Can statistics be interesting and intuitive? (I certainly suffered through some bad stats classes in college and graduate school.) The idea behind Naked Statistics was to update a W.W. Norton classic, How to Lie with Statistics, which has sold over a million copies.
We are surrounded by data; statistics is the tool for making sense of that data, in fields ranging from retailing to law enforcement. Naked Statistics is packed with loads of examples (some of them quite funny). In a first for me as a writer, the book hit the New York Times nonfiction hardback bestseller list just a few weeks after publication in January of 2013.
I recently spoke about the book with Phil Ponce, host of Chicago Tonight.
I pretty much wrote this book by accident, if that’s possible for a book. I was teaching a course on economics at the Medill School of Journalism and I was not able to find a book that would be appropriate for the course. I called a friend in the publishing industry and asked her for a recommendation. I explained that I wanted a book that would convey the big ideas in economics without getting bogged down in the math.
After a long pause, she said, “I don’t think there is one. But you’re going to write it. It’s going to be called Economics for Poets. And I’m going to read it.”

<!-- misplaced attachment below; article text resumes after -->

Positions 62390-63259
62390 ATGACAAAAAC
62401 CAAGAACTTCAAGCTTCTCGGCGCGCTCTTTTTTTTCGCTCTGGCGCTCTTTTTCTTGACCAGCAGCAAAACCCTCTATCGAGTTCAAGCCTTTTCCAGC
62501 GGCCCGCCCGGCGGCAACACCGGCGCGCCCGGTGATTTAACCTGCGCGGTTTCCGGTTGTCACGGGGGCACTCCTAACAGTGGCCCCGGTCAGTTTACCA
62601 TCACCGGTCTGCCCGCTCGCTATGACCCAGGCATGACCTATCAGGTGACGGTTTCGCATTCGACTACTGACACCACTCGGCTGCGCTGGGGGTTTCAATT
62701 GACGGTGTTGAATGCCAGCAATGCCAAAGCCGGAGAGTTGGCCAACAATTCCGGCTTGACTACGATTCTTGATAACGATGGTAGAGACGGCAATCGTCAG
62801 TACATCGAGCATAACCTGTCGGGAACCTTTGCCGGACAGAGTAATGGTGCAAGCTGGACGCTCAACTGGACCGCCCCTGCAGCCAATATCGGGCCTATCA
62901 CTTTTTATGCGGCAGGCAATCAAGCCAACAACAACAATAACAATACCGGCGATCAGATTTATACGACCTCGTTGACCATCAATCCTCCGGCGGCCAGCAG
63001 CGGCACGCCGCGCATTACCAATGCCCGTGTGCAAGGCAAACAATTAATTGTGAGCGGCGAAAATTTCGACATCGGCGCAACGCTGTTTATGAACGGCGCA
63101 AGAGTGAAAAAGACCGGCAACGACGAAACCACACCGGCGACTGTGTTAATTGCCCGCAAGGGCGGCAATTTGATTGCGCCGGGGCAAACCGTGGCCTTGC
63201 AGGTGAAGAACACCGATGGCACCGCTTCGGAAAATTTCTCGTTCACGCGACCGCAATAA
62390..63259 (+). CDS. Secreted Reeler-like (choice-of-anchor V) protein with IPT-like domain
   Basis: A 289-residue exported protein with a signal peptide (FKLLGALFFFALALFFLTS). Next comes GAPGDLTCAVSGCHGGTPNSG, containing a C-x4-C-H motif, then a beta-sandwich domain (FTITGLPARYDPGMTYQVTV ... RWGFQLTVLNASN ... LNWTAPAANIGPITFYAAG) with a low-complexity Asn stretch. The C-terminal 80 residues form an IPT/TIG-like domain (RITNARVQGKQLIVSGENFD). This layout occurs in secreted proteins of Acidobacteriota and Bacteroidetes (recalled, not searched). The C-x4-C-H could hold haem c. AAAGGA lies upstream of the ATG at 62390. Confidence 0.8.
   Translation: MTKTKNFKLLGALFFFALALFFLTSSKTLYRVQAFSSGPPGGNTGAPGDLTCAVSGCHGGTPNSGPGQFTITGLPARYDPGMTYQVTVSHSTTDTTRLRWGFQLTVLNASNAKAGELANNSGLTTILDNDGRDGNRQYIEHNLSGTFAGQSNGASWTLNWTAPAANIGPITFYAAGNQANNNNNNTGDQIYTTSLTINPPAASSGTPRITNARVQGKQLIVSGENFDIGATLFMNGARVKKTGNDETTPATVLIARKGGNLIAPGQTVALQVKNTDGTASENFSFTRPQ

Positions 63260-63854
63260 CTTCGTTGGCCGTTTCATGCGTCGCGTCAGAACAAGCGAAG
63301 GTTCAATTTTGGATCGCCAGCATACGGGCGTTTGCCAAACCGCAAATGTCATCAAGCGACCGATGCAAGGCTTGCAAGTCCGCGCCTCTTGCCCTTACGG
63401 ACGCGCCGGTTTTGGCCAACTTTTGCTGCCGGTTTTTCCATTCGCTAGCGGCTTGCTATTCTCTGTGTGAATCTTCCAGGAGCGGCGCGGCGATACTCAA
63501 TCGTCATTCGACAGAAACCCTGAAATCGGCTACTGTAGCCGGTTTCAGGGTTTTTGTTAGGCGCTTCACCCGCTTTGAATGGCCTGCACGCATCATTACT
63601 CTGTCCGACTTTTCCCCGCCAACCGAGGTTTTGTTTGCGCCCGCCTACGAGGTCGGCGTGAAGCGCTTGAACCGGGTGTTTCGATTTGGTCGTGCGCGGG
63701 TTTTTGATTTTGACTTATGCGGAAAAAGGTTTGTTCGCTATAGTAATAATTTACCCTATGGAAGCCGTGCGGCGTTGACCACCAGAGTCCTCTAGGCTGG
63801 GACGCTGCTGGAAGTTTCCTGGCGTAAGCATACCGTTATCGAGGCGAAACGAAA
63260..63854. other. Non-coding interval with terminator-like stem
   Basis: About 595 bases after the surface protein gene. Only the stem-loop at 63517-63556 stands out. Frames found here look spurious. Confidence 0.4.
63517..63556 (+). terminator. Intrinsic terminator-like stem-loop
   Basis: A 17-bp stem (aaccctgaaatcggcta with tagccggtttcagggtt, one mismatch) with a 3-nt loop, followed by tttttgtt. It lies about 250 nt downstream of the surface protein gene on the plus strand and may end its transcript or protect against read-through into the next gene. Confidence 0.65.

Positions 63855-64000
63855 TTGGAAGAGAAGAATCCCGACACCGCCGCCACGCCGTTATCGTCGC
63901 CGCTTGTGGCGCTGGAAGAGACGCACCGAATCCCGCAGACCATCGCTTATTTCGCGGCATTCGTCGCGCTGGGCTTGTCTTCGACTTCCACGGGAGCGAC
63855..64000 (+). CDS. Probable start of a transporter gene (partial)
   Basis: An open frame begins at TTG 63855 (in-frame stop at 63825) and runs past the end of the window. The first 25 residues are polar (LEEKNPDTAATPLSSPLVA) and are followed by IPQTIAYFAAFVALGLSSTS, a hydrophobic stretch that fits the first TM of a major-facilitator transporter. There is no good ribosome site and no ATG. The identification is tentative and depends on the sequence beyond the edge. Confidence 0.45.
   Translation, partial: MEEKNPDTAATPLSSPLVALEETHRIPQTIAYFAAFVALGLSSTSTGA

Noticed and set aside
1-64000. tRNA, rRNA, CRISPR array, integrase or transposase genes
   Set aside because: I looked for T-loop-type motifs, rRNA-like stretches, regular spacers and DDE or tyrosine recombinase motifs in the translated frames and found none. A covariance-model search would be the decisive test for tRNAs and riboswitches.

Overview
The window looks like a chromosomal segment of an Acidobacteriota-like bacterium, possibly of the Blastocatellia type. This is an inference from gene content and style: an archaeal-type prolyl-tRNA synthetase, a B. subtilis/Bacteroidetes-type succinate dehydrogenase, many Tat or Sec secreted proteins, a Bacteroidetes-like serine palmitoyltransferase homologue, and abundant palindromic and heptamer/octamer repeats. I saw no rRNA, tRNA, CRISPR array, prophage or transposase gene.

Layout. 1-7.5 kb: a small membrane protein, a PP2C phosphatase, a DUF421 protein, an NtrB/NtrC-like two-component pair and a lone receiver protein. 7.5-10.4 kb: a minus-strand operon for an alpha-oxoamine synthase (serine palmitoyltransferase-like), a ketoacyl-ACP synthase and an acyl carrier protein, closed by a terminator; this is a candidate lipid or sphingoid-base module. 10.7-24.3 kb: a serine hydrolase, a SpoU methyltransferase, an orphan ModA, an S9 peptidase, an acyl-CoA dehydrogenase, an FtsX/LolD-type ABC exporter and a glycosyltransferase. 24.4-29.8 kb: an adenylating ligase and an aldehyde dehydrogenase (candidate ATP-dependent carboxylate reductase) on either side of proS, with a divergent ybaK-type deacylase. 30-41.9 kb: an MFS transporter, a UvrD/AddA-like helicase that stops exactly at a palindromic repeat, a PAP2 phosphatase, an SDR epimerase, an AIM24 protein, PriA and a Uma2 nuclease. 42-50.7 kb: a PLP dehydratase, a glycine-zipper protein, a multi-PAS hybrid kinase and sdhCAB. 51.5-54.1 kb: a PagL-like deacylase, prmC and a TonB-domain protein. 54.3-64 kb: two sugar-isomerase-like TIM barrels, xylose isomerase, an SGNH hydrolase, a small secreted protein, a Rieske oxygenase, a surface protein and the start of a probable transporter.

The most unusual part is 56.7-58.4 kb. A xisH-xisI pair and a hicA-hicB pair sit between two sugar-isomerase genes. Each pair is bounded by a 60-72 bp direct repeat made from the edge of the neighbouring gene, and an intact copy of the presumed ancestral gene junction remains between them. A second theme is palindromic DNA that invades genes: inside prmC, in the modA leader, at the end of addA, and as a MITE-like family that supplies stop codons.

We changed the title, but the rest is now history.
In 2011, the Dartmouth class of 2011 invited me to be their faculty speaker for Class Day, which is a special Dartmouth ritual on the day before Commencement. (Conan O’Brien was the commencement speaker.) I’m a Dartmouth alum, so I had literally been sitting in the same place as those students, only 23 years earlier.
I could not give a conventional speech. Instead, I gave a talk called “Five Things No Commencement Speaker Has Ever Said” (such as #1, Your Time in Fraternity Basements Was Not Wasted). There were actually six points in the speech; I had two number fours. The speech hit a nerve and began bouncing around the web. At that point, I worked with W.W. Norton to turn the speech into a book. I had the joy of working with the former New Yorker cartoonist Peter Steiner, whose great illustrations (including the cover at left) are a perfect complement to the text.
This project was a complete blast. Terry Evans, an award-winning photographer was commissioned to take aerial photos of the Chicago region for an outdoor exhibit in Millennium Park. Terry asked me to write the captions and essays to accompany the photos.
As Terry compiled photos, I went to work researching the shots and adding text. On one occasion, I had the chance to go up in a helicopter with her as she shot the Chicago skyline just after dawn. It was beautiful–but I will also admit that a tightly-circling helicopter giving off diesel exhaust can make one “helicopter sick”. (I just barely made it back to our base at Gary Airport.) Terry’s photos for the exhibit were compiled into this beautiful book.